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This program is a simple HTTP server written in Go that defines an HTTP handler function called hello. This handler uses the request's context to implement a timeout for processing the request.
Here's a breakdown of the code:
package main
import (
// hello is an HTTP handler function that responds with "hello\n".
func hello(w http.ResponseWriter, req *http.Request) {
// Get the request context.
ctx := req.Context()
fmt.Println("server: hello handler started")
// Defer a statement to print a message when the handler ends.
defer fmt.Println("server: hello handler ended")
// Use a select statement to implement a timeout using time.After.
select {
case <-time.After(10 * time.Second):
// Respond with "hello\n" if the operation completes within 10 seconds.
fmt.Fprintf(w, "hello\n")
case <-ctx.Done():
// If the context is canceled (due to a timeout or cancellation),
// handle the error and respond with an internal server error.
err := ctx.Err()
fmt.Println("server:", err)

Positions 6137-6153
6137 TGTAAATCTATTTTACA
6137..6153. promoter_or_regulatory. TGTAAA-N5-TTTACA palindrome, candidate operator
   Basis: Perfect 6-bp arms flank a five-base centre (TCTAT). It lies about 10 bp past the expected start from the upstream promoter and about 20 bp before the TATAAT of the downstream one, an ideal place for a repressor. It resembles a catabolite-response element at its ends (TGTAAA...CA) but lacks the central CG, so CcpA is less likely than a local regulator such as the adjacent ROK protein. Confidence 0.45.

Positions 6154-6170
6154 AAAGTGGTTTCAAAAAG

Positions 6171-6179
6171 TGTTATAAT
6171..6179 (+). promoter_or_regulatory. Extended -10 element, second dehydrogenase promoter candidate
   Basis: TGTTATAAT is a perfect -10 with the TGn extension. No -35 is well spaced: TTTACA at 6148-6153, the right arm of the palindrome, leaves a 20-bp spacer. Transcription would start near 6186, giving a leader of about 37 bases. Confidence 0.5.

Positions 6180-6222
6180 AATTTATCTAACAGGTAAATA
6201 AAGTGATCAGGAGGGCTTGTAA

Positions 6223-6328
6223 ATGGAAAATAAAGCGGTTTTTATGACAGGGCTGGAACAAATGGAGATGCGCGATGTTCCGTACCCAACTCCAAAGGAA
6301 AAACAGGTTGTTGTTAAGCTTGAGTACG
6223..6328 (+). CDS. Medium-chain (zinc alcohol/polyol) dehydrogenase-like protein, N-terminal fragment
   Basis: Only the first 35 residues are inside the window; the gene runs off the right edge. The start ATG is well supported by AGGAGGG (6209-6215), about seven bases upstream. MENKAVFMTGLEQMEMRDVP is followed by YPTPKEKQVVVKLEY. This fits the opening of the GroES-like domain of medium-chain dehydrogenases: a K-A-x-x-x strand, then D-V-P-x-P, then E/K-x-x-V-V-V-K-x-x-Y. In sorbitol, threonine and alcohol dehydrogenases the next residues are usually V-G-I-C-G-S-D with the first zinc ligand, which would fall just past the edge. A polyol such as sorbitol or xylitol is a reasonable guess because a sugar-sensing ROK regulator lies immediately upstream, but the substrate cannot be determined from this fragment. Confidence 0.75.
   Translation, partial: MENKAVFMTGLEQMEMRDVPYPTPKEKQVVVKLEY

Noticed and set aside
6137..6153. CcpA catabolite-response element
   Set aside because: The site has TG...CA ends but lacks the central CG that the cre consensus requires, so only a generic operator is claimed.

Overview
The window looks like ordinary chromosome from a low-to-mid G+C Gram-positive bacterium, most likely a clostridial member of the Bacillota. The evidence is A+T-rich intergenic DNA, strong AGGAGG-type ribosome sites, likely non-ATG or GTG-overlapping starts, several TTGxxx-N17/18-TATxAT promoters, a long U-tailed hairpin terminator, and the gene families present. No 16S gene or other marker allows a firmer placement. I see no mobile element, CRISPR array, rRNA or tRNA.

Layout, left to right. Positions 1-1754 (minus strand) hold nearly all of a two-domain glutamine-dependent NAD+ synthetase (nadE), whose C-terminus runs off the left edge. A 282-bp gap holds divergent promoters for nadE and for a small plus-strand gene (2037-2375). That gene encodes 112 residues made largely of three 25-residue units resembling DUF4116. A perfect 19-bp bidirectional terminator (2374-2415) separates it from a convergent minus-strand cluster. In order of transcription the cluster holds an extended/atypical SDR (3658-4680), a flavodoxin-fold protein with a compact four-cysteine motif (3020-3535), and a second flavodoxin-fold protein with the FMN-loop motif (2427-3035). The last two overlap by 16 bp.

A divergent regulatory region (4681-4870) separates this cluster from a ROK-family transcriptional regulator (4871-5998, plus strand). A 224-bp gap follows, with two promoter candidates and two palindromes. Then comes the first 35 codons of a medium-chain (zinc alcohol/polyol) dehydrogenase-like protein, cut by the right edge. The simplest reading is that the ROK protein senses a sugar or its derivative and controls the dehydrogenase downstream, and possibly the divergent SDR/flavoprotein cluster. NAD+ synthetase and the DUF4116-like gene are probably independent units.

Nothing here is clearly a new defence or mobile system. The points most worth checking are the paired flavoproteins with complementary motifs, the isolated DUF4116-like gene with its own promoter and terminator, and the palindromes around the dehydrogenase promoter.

internalError := http.StatusInternalServerError
http.Error(w, err.Error(), internalError)
func main() {
// Register the /hello path with the hello handler.
http.HandleFunc("/hello", hello)
// Start the HTTP server on port 8090.
http.ListenAndServe(":8090", nil)
  1. 1.
    hello is an HTTP handler function that uses the request's context (ctx). It prints messages when the handler starts and ends.
  2. 2.
    Inside the select statement, there are two cases:
    • If the operation (responding with "hello\n") completes within 10 seconds, the response is sent.
    • If the context is canceled (due to a timeout or cancellation), an error message is printed, and an internal server error response is sent.
  3. 3.
    In the main function:
    • The /hello path is registered with the hello handler using http.HandleFunc.
    • The server is started using http.ListenAndServe on port 8090.
This program demonstrates a simple way to handle timeouts in an HTTP server using the request context.